Comment #4

I wrote the following posts some time ago, they may be of interest..

No matter which dslr you buy..

Heavily consider the following. there are NEW DSLR owners' writing in all over these forums on this subject.when changeing from a p&s to a dslr, there is a huge difference..

When you take p&s out of the box add a memory card and a fully charged battery you can now shoot and take very good pics..

BUT, you cannot do this with dslr. the camera HAS TO BE SETUP first. you have to adjust the contrast/saturation/sharpness/shooting modes(color style or whatever it is called) to your likes. if you don't it is quite likely you will disappointed with results. your p&s will likely outshoot the dslr..

To setup-you have shoot a test shot make ONE adjustment reshoot check pc screen readjust, until you are satisfied. and you do this with each of the adjustment types. then you have all the custom adjustments in the menu to check and if wanted change..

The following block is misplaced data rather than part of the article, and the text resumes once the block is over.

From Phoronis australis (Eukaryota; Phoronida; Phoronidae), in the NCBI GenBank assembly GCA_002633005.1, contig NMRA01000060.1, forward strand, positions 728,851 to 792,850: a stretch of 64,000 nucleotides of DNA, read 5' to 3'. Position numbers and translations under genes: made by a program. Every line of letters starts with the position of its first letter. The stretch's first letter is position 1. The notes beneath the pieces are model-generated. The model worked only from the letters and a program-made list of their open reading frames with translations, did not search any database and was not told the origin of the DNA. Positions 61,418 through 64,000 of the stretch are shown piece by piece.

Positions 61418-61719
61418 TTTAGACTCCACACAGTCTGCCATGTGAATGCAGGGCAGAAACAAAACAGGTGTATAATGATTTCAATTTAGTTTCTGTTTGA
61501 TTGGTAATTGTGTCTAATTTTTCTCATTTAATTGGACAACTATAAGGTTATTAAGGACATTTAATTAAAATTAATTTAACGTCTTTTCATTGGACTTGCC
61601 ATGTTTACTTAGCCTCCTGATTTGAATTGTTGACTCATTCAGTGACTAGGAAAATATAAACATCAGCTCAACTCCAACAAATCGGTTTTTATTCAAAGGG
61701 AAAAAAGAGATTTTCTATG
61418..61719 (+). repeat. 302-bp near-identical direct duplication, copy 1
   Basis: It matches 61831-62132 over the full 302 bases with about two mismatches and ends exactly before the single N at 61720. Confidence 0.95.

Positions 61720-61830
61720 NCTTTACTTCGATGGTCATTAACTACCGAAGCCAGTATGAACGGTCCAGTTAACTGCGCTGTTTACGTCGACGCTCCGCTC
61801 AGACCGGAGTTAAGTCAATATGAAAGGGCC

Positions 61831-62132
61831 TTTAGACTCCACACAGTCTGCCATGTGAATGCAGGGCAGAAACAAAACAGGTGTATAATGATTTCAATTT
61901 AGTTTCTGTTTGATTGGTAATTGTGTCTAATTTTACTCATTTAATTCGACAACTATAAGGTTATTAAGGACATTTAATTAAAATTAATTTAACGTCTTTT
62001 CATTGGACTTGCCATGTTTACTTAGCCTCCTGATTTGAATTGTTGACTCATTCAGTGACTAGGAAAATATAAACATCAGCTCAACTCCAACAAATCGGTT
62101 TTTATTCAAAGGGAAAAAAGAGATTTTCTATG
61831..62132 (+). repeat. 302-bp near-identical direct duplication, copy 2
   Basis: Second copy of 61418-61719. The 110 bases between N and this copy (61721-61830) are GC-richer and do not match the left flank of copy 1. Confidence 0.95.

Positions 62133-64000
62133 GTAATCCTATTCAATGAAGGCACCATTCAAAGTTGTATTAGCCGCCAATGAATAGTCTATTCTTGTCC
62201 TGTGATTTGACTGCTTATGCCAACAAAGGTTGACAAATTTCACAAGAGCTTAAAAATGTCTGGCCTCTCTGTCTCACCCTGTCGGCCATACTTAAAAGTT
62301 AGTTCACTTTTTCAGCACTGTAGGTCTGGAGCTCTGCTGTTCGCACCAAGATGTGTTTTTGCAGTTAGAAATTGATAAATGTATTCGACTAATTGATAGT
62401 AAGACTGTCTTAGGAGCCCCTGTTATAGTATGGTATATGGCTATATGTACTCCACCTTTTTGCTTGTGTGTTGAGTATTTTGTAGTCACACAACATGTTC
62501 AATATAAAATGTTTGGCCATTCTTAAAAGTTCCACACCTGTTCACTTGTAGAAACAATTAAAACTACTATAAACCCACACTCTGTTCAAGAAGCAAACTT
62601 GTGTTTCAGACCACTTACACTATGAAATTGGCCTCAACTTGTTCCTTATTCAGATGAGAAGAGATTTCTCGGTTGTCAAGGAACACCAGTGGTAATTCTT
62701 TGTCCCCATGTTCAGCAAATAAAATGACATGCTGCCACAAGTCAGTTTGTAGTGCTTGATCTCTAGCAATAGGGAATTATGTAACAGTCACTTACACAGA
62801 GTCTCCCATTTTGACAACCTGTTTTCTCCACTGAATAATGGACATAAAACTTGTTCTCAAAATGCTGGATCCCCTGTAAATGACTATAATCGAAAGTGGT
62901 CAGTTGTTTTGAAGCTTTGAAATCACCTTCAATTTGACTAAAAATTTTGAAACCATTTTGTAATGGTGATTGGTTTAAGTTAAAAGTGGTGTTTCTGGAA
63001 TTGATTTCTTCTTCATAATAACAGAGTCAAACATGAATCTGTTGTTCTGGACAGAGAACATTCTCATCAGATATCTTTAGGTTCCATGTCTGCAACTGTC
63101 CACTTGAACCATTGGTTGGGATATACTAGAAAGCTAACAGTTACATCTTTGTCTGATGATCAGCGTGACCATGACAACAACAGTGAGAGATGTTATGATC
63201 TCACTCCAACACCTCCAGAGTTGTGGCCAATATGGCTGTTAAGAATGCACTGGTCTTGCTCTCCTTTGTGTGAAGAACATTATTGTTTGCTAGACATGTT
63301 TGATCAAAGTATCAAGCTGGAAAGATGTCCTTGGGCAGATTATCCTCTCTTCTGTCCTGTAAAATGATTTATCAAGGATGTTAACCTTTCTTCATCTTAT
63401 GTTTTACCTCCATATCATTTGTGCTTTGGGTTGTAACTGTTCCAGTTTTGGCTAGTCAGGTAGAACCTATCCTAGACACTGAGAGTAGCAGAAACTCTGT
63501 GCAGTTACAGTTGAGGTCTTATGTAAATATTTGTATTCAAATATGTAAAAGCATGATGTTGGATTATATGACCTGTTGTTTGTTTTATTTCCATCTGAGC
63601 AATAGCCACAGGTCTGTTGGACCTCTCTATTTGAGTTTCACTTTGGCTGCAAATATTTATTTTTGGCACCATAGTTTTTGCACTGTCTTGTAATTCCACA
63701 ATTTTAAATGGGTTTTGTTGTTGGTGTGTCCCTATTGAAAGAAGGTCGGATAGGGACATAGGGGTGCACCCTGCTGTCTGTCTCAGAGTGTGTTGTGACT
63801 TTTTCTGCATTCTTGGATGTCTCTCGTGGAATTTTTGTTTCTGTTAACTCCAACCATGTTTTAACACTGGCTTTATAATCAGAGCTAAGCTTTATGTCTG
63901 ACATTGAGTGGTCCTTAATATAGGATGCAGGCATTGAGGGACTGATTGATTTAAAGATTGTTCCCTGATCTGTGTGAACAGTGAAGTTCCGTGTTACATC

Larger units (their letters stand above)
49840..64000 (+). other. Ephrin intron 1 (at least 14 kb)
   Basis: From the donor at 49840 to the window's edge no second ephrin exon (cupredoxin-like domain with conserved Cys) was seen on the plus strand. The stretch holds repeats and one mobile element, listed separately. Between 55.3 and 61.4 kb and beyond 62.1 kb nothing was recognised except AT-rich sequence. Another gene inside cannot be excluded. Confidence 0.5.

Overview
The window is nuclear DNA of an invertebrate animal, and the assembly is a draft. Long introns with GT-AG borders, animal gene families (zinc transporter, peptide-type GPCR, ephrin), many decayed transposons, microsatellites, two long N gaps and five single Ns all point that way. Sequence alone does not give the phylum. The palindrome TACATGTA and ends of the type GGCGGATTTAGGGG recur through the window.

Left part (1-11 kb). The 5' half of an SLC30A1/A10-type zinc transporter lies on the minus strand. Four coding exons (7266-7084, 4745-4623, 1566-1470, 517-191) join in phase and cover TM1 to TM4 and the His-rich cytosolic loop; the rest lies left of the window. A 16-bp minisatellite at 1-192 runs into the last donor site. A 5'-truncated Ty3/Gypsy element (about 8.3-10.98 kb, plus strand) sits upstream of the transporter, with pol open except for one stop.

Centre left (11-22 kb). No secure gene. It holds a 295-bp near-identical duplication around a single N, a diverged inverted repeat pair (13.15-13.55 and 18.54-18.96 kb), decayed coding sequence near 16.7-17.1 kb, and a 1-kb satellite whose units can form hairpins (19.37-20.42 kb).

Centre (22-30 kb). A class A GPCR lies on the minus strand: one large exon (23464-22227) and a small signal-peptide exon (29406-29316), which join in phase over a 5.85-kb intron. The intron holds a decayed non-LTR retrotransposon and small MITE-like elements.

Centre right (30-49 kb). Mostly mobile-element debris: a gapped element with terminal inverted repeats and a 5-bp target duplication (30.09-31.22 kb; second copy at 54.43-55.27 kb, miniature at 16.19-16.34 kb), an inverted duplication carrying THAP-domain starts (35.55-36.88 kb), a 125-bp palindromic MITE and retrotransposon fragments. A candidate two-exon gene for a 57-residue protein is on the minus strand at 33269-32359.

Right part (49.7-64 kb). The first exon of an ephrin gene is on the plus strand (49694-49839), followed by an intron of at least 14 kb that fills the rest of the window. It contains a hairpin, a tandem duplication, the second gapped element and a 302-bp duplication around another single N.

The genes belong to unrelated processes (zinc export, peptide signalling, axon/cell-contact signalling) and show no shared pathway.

When done you can put the camera into AUTO or PROGRAM and get reasonably nice shots. I would advise at first staying with jpeg. as you learn about the camera and photography you can then go to the other shooting modes and try RAW if you wish..

Dslrs are made to see the shot through the optical viewfinder not through the lcd. this is true of almost all dslrs including the k10d. there was a thread.

Not to log ago about who would want a dslr with a preview lcd, al,most noone wanted one.dslrs and color..

If you mean heavy saturated colors then no dslr is going to do that. they are not made to give strongly saturated colors. they are made to give ACCURATE COLORS. not heavy saturated colors..